In general, I do not think the atmosphere is very threatening. However, make sure you have eyes in the back of your head while traveling between the Central Station and the airport. The trains themselves are considered to be the most dangerous spots in the city!
Warning: if someone asks you a question, watch your belongings. Someone else may just be grabbing your bag! Same with someone spilling something on you ‘accidentally’ while someone else’s taking care of your bags. Pickpockets often work in teams so if a stranger is talking to you, this might be a form of distraction.
How to avoid it: always keep your bag to yourself. Never let them out of your sight. You wallet shouldn’t be kept in an easily accessible pocket and your valuables – in a backpack hanging on your back.
Alternatives to Sleeping in Amsterdam Central Station
Sometimes you just need a last-minute cheap place to sleep. There are many cheap hotels and hostels around Amsterdam Central Station, most of them are only a few minutes away. You don’t need any mean of communication to get there – they are in the station’s direct vicinity. When it comes to budget accommodation I recommend my all-time favorite The Flying Pig Uptown. It’s one of the cheapest hostels in Amsterdam in a great location and you won’t get that quality for this price anywhere else.
If you’re looking for some tips on how to visit Amsterdam on a budget, check out THIS ARTICLE.
Couchsurfing in Amsterdam
Instead of wandering all night long or paying for a hotel / hostel, you might also try out Couchsurfing. When it comes to Couchsurfing, Amsterdam is one of the leading cities in the world. Amsterdam’s unique atmosphere and diversity make the city perfect for such an option. In short, Couchsurfing lets you save money by staying at the home of locals. You book a place (e.g. a room) online via Couchsurfing website Couchsurfing and that’s it! Quick, easy, cheap and convenient.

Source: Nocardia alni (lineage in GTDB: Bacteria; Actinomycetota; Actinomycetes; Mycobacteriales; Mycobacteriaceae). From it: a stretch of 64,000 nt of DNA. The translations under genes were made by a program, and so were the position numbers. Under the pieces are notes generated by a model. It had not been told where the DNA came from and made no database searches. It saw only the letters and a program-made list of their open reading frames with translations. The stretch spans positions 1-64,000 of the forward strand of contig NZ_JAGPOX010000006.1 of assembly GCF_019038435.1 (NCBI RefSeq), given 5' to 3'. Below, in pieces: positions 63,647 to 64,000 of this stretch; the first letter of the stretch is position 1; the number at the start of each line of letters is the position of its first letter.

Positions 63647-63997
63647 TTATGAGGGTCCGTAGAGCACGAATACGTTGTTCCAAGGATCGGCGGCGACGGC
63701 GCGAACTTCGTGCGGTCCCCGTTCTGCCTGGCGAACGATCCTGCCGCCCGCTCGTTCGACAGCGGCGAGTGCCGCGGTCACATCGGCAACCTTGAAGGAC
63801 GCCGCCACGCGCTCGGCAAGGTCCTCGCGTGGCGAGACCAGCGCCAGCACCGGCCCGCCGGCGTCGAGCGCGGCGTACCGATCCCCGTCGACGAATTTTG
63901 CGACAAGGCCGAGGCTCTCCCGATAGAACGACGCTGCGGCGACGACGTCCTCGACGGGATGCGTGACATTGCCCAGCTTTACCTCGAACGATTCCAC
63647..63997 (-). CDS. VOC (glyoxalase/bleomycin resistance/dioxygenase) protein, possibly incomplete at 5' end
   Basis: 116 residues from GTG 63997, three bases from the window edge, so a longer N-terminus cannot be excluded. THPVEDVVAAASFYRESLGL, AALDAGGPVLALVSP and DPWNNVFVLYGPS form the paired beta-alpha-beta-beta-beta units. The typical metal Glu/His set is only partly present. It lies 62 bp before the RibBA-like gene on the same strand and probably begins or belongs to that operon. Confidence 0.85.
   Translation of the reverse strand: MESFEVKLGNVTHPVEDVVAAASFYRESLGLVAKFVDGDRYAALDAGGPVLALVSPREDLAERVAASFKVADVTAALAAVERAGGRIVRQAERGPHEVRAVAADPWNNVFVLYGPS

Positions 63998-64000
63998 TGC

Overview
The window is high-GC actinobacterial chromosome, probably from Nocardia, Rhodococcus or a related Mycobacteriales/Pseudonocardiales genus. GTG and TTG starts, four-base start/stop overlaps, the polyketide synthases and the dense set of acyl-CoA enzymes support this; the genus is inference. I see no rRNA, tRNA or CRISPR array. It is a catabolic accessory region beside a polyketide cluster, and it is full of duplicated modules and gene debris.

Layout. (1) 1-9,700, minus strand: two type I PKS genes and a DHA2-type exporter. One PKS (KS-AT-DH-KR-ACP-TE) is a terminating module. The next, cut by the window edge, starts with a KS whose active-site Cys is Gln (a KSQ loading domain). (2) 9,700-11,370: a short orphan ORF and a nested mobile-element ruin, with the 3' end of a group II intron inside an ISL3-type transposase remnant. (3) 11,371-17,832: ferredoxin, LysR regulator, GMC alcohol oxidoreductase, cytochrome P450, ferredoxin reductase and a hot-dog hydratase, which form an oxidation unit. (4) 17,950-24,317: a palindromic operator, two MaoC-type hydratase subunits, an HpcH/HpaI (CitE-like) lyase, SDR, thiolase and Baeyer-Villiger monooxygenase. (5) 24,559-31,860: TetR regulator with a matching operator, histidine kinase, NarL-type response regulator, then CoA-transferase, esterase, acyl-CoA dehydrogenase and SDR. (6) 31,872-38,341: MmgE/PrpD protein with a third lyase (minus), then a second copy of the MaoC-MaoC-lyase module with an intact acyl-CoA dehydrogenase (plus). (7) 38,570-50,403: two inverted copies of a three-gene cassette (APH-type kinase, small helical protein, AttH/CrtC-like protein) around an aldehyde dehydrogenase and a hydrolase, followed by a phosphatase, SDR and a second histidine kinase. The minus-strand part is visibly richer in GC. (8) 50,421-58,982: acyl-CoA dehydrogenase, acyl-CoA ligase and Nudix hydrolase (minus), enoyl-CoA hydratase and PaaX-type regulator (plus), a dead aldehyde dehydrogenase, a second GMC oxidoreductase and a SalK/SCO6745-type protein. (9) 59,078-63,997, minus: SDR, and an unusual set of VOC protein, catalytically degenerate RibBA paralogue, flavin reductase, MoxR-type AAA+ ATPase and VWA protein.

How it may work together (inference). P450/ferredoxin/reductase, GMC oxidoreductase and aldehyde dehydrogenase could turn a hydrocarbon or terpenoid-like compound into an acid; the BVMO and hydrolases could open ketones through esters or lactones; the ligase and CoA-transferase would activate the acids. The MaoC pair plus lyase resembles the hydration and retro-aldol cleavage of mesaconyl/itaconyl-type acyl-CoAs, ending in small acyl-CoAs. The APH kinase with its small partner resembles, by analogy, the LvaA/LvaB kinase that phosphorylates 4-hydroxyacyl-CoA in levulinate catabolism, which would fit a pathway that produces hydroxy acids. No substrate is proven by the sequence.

Do you know how Couchsurfing works? The idea behind it is that people share a bed in their place and then when they travel, some other person lets them sleep in their house. It’s out of charge, free, but everyone knows that you should say thank you somehow, so you can buy some groceries or prepare breakfast.
You can also try Airbnb – there are thousands of apartments to rent and it’s up to you if you want to rent a whole place, a single room or just a place in a shared room. When compared to hotels and hostels, Couchsurfing is much cheaper (prices start at 20, 30 euro). There’s one more advantage of such a way of traveling: you have a chance to get to know locals better.
Is It Legal to Sleep in Public, e.g. in a Park?
Nope, I really don’t recommend doing so. In Amsterdam, it is considered illegal. Very quickly you will be picked up by the police. Trust me, police cars patrol Amsterdam’s parks often. It’s likely you’ll get caught. If you are lucky and you don’t get caught by the police though, you will probably be robbed. Oh, and don’t forget about Amsterdam’s rainy weather! Moreover, under no circumstances should you pitch a tent in a park. It’s illegal and you will be definitely fined by the police and probably arrested.
However, if you want to pitch a tent and stay for a night somewhere close to the center of the city, try Camping Zeeburg. It’s located on an island in the IJmeer, 15 minutes from the city center. You can pitch your tent there or stay in a cabin. It’s very often chosen by students coming to Amsterdam for a long weekend or so.
And What About Sleeping in a Car?
Definitely not an option. Sleeping in cars (in vehicles in general) is not permitted in Amsterdam and it is for your own safety. In some municipalities in the Netherlands you are allowed to stay in mobile homes at specifically designated spots though. If you are caught sleeping in your vehicle in Amsterdam, you will be imposed a fine of 140 euros. Painful, huh? For such price, you could for sure stay at a very good hotel. In my opinion, if you are traveling to Amsterdam on a tight budget, the best option to stay overnight is to choose a cheap hostel or try out the Couchsurfing services.